When celebrated media and communication theorist Dennis McQuail proposed in 1992 that news was a selective, socially manufactured product with the power to determine and define events, he hadn’t heard of social media. Not every occurrence is necessarily news, he wrote. His argument was based on the notion that the “gatekeepers” (who are mostly journalists and editors) decide what is news and how it should be reported and disseminated.
McQuail would be the first to admit that’s no longer the case. From Malawi to Myanmar, Chad to China, social media’s growing influence has become a potent symbol of citizen empowerment across the globe. That’s because in several parts of the world, social networks such as Twitter and Facebook have become the norm for day-to-day communication, inadvertently replacing mainstream media as a source of news.
In so doing, it is not only redefining the ways news and content can be shared but it’s also forcing us to rethink the meaning and significance of “news” itself.
When citizen journalists, digital activists or any other non-professionals produce and share news on Twitter, who is going to stop them, who is going to deny them the opportunity to produce news?
With the news industry changing at such a dizzying speed, it would seem as if the time has come for us to accept citizen journalists as active players in the news business. Indeed, teaching a student how to gather, write and edit stories isn’t enough anymore. Students need to know their main competitor isn’t just a journalist from the crosstown rival newspaper but also anyone owning a smartphone.
The audience, who for several generations have largely been sleeping partners in the news production business, have suddenly become more active. In the past, they only purchased news content. And if they were angry after reading biased or inaccurate stories, drafting a “letter to the editor” was their only possible way of showing concern.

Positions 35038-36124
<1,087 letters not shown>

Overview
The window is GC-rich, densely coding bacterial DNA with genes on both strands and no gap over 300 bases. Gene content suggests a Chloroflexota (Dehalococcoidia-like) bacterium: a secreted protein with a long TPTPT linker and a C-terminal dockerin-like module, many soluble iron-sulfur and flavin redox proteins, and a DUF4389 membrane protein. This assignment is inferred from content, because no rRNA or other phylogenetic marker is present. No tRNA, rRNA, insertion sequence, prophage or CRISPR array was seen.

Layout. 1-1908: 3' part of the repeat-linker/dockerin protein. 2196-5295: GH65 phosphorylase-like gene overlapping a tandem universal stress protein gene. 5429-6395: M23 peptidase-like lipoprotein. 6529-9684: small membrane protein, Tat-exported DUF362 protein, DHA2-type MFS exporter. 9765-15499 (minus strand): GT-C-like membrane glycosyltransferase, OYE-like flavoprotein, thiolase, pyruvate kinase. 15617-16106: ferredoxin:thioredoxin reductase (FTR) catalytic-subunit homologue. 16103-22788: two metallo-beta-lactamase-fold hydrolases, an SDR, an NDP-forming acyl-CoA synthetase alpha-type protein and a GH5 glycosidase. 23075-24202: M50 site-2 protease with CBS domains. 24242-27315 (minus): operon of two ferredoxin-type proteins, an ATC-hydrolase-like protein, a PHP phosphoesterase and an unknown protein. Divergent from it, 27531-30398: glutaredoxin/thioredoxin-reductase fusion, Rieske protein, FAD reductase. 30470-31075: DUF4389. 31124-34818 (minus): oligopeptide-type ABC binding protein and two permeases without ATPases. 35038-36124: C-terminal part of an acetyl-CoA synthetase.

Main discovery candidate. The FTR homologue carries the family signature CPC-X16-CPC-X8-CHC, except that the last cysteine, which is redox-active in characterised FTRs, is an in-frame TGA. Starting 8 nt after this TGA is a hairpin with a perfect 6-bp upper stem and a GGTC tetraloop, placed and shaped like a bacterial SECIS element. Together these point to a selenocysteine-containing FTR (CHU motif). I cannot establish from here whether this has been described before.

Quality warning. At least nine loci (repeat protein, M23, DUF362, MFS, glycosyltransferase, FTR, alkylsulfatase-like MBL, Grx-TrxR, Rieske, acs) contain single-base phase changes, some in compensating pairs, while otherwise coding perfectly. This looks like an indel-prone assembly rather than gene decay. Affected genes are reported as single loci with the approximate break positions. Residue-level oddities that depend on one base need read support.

Today they have direct access to the editor via Twitter, they directly comment on stories anonymously and instantly, and as alternative players they produce content and share it online. They have also become a legitimate source of information for conventional journalists.
But can the blogosphere be considered a reliable and vital part of ethical news production? Most professional journalists I talk to would say no. But while not everything they are producing is reliable, you just cannot exclude social media content from a 21st-century journalism degree course. It’s impossible to remove the unrelenting digital enthusiasts from the news matrix.
Some scholars have defined news as the information that people need to make rational decisions about their lives. Meanwhile, Pamela J Shoemaker and Akiba Cohen, preferring a market-based definition, have called news “a commodity. It can be bought, sold, and traded”. Then of course there are the “big” world stories: wars, outbreaks of disease or famine, elections. Some of these will make a difference in our lives – for example, the Syrian crisis and the flow of migrants into Europe, or the US election which has repercussions far beyond North America.